The Congressman Who Was Veep

If every dark cloud has a silver lining, then perhaps every silver cloud has a dark lining — and one drawback of welcoming Paul Ryan into veepdom is that conservatives would lose him in Congress, which, despite its low reputation, still remains kinda important as a branch of government. We need really good people there, too.

Or would conservatives actually lose Ryan at all? Here’s a (gently edited) message from my occasional e-mail correspondent Seth Barrett Tillman:

It has been reported that Ryan will appear on the ballot for both the VP spot and his current House seat.

You may remember that I argued circa 2008 that the Incompatibility Clause (U.S. Const. art. 1 s. 6 cl. 2) prevents a member of Congress only from holding an appointed or statutory office, not from holding an elected federal position (President or VP). In short, I argued that Senator Obama could — should he win the 2008 presidential race — keep his Senate seat.

The same principles would apply to Ryan – in theory, he could sit in the House and be VP.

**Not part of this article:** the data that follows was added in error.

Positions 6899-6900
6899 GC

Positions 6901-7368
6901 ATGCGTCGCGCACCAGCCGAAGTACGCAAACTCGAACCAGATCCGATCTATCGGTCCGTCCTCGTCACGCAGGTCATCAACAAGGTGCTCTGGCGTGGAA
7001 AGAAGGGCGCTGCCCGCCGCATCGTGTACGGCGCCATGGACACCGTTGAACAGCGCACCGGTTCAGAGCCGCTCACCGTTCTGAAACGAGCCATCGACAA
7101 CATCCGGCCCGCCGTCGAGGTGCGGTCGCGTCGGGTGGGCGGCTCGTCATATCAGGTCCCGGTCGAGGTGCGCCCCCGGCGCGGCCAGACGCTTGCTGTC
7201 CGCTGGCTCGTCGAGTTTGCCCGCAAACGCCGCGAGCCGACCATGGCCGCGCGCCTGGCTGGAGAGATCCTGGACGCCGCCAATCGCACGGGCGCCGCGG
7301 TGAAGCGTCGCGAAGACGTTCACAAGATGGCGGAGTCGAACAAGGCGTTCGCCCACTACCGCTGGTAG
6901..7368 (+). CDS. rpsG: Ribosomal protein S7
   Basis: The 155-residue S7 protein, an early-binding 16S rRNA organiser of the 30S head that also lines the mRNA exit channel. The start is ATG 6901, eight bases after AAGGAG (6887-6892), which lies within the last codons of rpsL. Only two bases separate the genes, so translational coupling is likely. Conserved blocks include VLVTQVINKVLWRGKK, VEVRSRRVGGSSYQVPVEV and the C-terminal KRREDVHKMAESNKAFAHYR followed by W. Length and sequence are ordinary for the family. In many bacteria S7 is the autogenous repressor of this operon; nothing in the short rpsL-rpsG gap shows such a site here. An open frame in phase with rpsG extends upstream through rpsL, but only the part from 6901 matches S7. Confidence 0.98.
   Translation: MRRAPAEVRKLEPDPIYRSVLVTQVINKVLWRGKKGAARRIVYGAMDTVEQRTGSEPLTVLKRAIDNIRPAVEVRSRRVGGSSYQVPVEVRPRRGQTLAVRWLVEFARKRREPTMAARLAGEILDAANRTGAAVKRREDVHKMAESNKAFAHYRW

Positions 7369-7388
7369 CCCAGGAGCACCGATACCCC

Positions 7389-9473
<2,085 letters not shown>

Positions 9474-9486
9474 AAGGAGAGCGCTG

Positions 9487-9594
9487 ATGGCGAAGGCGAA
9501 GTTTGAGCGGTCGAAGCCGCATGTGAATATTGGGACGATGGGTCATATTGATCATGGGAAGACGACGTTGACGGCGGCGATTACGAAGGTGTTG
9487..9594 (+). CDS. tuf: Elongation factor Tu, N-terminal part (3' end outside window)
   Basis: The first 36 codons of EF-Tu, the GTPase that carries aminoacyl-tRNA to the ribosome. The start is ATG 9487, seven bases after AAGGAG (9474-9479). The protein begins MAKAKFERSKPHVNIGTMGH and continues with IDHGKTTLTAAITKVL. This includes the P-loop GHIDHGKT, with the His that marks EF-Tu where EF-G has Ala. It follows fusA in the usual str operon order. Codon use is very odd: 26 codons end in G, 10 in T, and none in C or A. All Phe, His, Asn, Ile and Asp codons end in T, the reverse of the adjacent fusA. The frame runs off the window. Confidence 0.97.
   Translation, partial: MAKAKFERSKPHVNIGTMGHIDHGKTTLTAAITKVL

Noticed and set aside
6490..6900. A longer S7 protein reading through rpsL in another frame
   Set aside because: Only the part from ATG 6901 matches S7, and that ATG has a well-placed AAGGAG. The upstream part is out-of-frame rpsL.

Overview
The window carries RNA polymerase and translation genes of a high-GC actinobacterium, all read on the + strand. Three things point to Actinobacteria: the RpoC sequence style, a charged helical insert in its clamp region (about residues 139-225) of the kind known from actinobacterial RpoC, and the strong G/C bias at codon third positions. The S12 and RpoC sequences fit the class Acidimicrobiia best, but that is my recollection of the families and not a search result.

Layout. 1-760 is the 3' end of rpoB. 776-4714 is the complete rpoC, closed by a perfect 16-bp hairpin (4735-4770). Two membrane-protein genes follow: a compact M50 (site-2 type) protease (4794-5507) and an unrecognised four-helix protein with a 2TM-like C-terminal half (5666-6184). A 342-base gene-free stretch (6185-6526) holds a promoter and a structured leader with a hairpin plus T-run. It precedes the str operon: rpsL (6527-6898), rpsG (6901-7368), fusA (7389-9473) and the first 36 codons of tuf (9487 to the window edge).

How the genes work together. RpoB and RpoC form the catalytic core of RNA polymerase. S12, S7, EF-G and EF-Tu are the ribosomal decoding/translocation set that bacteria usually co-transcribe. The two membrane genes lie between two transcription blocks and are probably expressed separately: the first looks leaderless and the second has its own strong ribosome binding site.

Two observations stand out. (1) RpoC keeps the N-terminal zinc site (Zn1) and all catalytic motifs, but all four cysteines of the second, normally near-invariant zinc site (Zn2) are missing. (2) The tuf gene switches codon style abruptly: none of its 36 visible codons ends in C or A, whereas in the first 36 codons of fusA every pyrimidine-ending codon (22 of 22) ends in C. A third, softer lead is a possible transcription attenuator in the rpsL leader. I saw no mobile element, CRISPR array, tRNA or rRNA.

Seth Barrett Tillman & Steven G. Calabresi, Debate, The Great Divorce: The Current Understanding of Separation of Powers and the Original Meaning of the Incompatibility Clause

Seth Barrett Tillman, Why Our Next President May Keep His or Her Senate Seat: A Conjecture on the Constitution’s Incompatibility Clause

Saikrishna Bangalore Prakash, Response, Why the Incompatibility Clause Applies tothe Office of President

Constitutional or not, this idea strikes me as politically tone-deaf — but smarter people may disagree.

John J. Miller — John J. Miller is the national correspondent for National Review and the director of the Dow Journalism Program at Hillsdale College. His new book is Reading Around: Journalism on Authors, Artists, and Ideas.

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